Indo–US Defence Partnership
India-US defense trade has increased from US$1 billion in 2008 to over US$18 billion today. Between 2013-17—largely coinciding with US arms exports to India saw a staggering increase of over 550%, making America, India’s second-largest arms supplier. As a result, India now operates the second-largest C-17 Globemaster and P-8 Poseidon fleets in the world.
Furthermore, the Defence Technology and Trade Initiative (DTTI) assumed the core of Indo-US defense trade relations. DTTI has effectively moved New Delhi and Washington from a traditional “buyer-seller” dynamic to one of co-production and co-development; this hones the potential of overcoming the supposed inconsistencies between ‘Make in India’ and ‘America First’ push to indigenization. For instance, with Tata Advanced Systems Limited (TASL), Boeing employs over 300 people at its Hyderabad co-production facility for the manufacture of fuselages of the AH-64 Apache helicopters. Indirectly, too, Boeing India employs over 1,200 and another 7,000 attached to its domestic supply chain partners.
Furthermore, TASL employs over 80 skilled personnel at India’s pioneering metal-to-metal bonding facility at Adibatla. In raising the tempo for technology transfers, India in 2018 also became just the third Asian country (after formal US treaty allies, Japan and South Korea) to receive clearance on purchasing license-free space and defense technology under the Strategic Trade Authorisation.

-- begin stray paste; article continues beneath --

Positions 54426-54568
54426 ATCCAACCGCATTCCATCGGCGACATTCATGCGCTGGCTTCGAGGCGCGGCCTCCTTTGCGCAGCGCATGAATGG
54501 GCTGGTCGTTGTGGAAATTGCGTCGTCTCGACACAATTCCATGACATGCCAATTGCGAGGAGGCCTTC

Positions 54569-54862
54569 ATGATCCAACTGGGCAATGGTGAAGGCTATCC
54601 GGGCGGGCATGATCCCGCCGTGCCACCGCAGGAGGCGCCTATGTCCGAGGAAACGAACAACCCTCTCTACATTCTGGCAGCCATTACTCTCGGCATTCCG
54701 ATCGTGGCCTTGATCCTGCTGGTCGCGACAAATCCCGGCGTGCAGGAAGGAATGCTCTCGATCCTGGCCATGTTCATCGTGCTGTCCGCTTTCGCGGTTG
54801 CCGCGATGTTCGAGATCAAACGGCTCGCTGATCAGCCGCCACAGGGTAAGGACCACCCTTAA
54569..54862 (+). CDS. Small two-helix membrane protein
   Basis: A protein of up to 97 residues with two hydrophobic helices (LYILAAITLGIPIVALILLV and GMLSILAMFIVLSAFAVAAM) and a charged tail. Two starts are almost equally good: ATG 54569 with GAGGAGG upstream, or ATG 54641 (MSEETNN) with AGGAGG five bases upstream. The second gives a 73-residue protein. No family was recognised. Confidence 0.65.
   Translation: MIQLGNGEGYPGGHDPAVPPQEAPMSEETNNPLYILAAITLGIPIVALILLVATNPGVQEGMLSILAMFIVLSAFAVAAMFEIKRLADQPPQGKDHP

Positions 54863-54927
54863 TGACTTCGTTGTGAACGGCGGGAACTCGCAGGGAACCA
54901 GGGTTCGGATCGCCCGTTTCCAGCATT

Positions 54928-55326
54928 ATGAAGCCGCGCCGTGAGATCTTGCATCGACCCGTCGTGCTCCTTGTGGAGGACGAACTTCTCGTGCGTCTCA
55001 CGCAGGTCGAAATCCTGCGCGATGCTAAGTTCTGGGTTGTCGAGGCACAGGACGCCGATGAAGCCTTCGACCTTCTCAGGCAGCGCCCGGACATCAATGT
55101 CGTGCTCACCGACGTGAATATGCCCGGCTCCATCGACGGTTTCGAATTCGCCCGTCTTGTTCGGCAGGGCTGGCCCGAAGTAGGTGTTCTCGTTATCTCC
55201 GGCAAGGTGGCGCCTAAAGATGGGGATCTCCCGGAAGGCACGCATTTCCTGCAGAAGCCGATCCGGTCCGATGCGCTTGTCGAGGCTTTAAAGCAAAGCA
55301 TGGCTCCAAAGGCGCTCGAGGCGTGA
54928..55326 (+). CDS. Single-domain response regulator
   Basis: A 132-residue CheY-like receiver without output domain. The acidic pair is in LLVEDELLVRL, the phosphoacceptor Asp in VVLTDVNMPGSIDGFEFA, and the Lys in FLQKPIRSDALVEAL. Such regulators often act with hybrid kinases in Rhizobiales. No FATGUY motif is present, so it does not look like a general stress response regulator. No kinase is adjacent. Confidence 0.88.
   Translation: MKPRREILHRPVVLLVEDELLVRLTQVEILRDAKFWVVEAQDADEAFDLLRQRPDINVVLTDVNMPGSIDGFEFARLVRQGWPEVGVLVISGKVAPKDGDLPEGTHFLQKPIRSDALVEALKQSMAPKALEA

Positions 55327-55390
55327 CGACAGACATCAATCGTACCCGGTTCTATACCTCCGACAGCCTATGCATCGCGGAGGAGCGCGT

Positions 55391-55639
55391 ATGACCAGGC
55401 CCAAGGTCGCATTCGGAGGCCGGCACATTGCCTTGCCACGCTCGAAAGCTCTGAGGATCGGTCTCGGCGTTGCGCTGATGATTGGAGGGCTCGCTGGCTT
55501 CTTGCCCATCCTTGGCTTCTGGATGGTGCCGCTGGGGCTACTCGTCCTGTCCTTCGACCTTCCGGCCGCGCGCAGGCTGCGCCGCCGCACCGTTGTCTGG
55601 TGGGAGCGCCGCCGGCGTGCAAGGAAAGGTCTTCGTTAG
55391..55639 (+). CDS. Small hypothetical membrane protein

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U.S.-India Bilateral Trade and Investment
In 2018, India’s GDP was an estimated US$2.7 trillion (current market exchange rates); real GDP was up by an estimated 7.1%, and the population was 1.3 billion. U.S. goods and services trade with India totaled an estimated US$142.6 billion in 2018. Exports were US$58.7 billion; imports were $83.9 billion. The U.S. goods and services trade deficit with India was US$25.2 billion in 2018.
India is currently our 9th largest goods trading partner with US$87.9 billion in total (two way) goods trade during 2018. Goods exports totaled US$33.5 billion; goods imports totaled US$54.3 billion. The U.S. goods trade deficit with India was US$20.8 billion in 2018. Trade-in services with India (exports and imports) totaled an estimated US$54.8 billion in 2018. Services exports were US$25.2 billion; services imports were US$29.6 billion. The U.S. services trade deficit with India was US$4.4 billion in 2018.
FDI Flow from the USA to India
Foreign direct investment can play an important role in the development process of host economies. In addition to providing capital, employment and, in some cases involving local partners in established international value chains, FDI is a vehicle of technology and knowledge transfer, including for many soft technologies, such as managerial skills, marketing, or knowledge of standards and regulations in export markets. However, the success of FDI in any developing country is subject to the receptiveness of that country, which is defined by its economic and policy capacities and capabilities.